To use the example of sentiment analysis – this means that you have two identical pieces of text, one that has been tagged as positive, and the other that has been tagged as negative. This means that you have an issue with your problem framing. There are three main possibilities:
- You’re asking the wrong question – this is the most likely. In the case of sentiment analysis the issue is that positive/negative actually makes little sense in most cases. Adding an additional neutral class, or further specifying what you mean by “sentiment” (i.e. “I love your customer support, but I don’t want to renew my subscription”) can help dramatically. Ideally you discover issues like this early on and determine resolutions that heavily mitigate any disagreements on duplicates.
- The problem is intrinsically ambiguous – We like to believe that humans generally agree on common sense, but study after study shows that this just isn’t the case. Even for something as basic as sentiment there may not be a true sense of “positive” and “negative” the concept itself is fuzzy. In this case a small number of duplicates is acceptable, but if you start seeing duplicate levels greater than a couple percent and there are frequent disagreements, then you’re back up at point 1.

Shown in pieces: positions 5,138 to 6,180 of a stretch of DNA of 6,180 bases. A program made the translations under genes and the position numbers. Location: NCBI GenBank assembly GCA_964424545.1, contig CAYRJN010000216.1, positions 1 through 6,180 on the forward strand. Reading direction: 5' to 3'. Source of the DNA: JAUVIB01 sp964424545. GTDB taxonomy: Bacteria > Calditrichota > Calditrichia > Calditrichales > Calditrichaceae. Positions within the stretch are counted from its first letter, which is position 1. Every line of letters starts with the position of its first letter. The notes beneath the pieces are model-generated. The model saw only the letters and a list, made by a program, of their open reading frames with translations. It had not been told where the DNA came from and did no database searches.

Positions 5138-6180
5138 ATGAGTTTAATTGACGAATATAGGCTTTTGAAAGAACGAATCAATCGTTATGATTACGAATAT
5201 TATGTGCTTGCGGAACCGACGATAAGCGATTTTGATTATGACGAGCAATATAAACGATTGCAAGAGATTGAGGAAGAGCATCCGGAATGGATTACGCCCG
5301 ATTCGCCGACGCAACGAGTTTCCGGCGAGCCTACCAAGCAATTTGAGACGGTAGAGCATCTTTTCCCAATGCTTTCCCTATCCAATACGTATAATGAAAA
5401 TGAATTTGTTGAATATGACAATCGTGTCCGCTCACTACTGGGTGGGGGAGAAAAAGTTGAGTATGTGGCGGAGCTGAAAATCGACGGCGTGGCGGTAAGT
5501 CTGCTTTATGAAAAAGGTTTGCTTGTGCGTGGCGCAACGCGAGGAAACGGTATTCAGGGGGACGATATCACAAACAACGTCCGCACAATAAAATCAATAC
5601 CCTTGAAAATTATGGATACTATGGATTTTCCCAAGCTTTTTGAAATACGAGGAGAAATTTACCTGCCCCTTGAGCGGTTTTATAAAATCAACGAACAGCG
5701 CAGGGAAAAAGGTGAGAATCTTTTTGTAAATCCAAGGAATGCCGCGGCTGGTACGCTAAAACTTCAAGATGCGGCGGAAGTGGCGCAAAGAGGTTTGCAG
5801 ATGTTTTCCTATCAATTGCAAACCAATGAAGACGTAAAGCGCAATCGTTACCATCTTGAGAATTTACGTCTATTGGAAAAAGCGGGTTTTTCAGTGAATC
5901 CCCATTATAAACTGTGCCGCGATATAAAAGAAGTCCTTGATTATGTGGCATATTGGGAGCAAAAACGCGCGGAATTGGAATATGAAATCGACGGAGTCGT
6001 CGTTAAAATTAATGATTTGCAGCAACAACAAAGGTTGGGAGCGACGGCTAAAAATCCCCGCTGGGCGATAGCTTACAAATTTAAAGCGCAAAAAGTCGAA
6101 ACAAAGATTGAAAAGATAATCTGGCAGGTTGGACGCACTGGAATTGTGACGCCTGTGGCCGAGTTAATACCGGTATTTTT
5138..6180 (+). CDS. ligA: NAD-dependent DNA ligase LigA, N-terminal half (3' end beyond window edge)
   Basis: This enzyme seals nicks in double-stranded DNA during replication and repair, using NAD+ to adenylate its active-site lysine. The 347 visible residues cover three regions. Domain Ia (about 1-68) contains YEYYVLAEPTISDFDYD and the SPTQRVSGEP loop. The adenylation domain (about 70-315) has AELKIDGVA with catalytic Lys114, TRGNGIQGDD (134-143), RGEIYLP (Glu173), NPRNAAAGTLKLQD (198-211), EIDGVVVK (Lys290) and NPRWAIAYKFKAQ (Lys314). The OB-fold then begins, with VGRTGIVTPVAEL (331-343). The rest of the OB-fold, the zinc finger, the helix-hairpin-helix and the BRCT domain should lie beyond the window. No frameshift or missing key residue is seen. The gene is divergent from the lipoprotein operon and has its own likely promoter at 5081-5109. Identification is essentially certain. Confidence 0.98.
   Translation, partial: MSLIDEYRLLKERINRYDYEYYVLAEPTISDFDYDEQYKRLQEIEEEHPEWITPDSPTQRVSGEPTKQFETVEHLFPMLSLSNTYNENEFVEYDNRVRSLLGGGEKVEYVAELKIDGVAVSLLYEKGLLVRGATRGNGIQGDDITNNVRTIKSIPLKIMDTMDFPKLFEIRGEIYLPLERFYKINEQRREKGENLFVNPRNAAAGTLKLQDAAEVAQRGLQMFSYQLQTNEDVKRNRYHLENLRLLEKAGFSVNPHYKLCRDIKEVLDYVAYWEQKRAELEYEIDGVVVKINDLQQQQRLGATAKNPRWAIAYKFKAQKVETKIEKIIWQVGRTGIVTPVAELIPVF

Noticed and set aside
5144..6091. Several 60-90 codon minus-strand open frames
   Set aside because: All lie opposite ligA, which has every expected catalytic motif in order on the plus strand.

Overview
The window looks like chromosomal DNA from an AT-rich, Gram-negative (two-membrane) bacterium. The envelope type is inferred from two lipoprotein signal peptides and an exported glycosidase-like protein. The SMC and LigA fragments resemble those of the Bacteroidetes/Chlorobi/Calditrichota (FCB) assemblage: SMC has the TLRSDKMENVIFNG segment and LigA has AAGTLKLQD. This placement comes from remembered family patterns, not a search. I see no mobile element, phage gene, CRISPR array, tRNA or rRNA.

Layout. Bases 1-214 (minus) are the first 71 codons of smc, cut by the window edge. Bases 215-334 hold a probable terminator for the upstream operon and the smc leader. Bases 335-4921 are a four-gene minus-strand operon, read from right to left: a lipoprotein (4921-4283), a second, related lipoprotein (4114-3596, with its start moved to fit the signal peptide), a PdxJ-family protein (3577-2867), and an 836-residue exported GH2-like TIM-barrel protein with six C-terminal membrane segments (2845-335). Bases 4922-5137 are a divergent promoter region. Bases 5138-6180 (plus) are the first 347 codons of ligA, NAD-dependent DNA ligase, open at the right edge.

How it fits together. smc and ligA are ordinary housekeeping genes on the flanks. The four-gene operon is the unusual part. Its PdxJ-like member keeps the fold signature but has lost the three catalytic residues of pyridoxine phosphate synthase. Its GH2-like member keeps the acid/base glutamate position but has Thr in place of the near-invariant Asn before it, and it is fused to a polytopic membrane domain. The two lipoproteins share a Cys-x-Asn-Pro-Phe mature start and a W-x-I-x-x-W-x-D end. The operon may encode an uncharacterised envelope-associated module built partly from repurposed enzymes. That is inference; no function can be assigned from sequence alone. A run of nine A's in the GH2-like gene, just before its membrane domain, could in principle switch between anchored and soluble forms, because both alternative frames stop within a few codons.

- The problem is impossible – We like to joke at indico about the use case that every customer starts with: “Is there any chance that you could just scrape the internet and find us trading signal?” No joke, we get that ask every day. We once worked with a customer asking us to again “scrape the internet” and then tell us which companies were about to go through M&A activity. After digging a bit deeper we found that they had an existing team of ~60 people that were already doing this. We looked at a small sample of data and found large distributional errors (and a high duplicate rate). After digging in a bit deeper we asked: “Does this process work?”, the answer was a resounding “no”. As a general rule if humans can’t do something with unstructured data then computers sure as hell can’t.
The last point I’ll bring up is that above all academic integrity is what matters. In some cases including duplicate data makes sense, in some it does not. In some cases the mere presence of duplicate data might sour the entire use case. Duplicate data has very unintuitive effects on metrics of model efficacy that mean that interpretation of even something as simple as an accuracy metric is impossible without a good understanding of the rates of duplication and contradiction in your dataset. Correspondingly you must be certain to disclose these rates. Ideally you should even report efficacy metrics both with and without duplicates to give a little more light into the generalizability of this particular model.
Maintain academic integrity, disclose curiosities of your data, and if you wittingly allow test/train contamination then you must disclose that. Everything else is secondary.